Publications

RESEARCH

Prey consumption and conversion efficiency in females of two feral populations of Macrolophus pygmaeus, a biocontrol agent of Tuta absoluta

Borges, I., Oliveira, L., Barbosa, F., Figueiredo, E., Franco, J.C., Durão, A.C. & Soares, A.O. (2024) Prey consumption and conversion efficiency in females of two feral populations of Macrolophus pygmaeus, a biocontrol agent of Tuta absoluta.

Phytoparasitica, 52, 31. DOI:10.1007/s12600-024-01130-0 (IF2022 1,4; Q4 Plant Sciences)
  • Team:
  • Category:
  • Mar, 2024

Summary

Macrolophus pygmaeus (Rambur, 1839) (Hemiptera: Miridae) is a polyphagous predator used in programs of biological control and integrated pest management as a natural enemy against small arthropod pests including whiteflies, thrips, spider mites and aphid. This mirid is also successfully mass reared under factitious prey for commercial purposes. In the present study we assessed and compared the prey consumption, weight gain and conversion efficiency in females of two populations of M. pygmaeus, from mainland Portugal and the Azores, fed on single prey diets of Ephestia kuehniella Zeller (Lepidoptera: Pyralidae) eggs, or Tuta absoluta (Meyrick) (Lepidoptera: Gelechiidae) eggs. We found that female’s prey consumption on eggs of T. absoluta was higher than that of E. kuehniella, presumably due to the comparative size/amount of biomass of the eggs. Translating prey consumption in biomass ingested, we only found a significant difference for consumption on E. kuehniella eggs by M. pygmaeus from the Azores. Despite the smaller size of females from the Azores, they were able to consume more prey and ultimately reaching a similar body weight and conversion efficiency compared with females from mainland, independently of the prey provided. Our results are in line with a previous study, showing differences in the life-history traits of M. pygmaeus from mainland Portugal and Azorean populations fed on alternative prey. From an applied perspective, our results are a contribution to the decision-making on the use of the most effective biocontrol agents for different prey and/or agroecosystem contexts.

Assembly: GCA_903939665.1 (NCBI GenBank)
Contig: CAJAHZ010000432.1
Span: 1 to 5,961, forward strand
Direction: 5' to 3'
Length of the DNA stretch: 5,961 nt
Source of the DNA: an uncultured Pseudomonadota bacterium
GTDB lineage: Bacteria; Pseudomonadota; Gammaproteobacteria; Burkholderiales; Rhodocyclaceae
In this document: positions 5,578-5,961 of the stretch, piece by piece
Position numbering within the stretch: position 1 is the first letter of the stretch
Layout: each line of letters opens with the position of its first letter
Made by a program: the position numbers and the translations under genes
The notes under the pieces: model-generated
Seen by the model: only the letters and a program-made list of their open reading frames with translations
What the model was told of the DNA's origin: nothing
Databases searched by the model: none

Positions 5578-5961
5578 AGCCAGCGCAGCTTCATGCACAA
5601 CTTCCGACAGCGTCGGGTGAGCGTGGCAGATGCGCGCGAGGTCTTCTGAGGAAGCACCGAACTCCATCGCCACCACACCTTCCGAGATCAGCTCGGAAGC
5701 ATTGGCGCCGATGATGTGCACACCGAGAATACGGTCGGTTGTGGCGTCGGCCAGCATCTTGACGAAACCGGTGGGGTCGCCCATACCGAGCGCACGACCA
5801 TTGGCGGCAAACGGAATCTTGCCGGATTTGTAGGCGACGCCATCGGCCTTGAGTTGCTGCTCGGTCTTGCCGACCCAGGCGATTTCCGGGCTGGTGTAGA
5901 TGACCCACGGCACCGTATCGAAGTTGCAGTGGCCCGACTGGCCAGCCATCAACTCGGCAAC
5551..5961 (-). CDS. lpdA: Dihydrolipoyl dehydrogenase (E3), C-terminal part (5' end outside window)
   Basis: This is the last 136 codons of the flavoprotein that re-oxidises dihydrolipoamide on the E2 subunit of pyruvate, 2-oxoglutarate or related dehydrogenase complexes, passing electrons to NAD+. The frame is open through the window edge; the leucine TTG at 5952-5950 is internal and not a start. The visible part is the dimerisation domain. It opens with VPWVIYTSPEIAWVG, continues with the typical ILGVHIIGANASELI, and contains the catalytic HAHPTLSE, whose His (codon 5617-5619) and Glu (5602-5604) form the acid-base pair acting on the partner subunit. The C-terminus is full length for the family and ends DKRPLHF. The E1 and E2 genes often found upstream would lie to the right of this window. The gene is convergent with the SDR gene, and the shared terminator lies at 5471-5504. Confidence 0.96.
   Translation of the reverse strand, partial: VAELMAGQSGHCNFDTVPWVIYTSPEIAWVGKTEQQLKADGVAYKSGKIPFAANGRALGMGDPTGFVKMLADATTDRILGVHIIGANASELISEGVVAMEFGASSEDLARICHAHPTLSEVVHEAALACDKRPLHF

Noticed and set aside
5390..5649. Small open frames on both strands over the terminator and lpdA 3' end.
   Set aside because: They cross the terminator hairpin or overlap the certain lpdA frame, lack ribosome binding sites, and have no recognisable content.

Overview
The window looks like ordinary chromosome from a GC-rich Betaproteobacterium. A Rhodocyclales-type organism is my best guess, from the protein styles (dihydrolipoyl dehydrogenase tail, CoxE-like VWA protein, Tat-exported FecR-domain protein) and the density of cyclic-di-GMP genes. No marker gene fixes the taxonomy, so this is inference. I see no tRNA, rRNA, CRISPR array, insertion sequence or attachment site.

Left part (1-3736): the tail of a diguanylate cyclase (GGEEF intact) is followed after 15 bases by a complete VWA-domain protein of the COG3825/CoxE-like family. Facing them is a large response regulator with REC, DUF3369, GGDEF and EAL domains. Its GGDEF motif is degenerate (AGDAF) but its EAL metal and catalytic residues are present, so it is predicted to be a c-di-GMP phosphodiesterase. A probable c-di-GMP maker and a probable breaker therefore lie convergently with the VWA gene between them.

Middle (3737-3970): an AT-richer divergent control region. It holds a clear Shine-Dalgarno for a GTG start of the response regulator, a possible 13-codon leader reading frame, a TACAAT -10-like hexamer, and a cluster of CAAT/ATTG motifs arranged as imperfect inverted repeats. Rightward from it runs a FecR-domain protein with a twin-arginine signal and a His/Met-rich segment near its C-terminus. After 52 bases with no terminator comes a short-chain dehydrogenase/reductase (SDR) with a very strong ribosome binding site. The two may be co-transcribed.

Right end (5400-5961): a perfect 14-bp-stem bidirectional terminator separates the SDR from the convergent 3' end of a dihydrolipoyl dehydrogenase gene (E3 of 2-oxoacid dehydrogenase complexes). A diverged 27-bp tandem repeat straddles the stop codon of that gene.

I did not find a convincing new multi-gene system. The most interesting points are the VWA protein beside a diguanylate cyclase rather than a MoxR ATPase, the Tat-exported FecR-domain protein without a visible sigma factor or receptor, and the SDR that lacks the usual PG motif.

https://link.springer.com/article/10.1007/s12600-024-01130-0citeas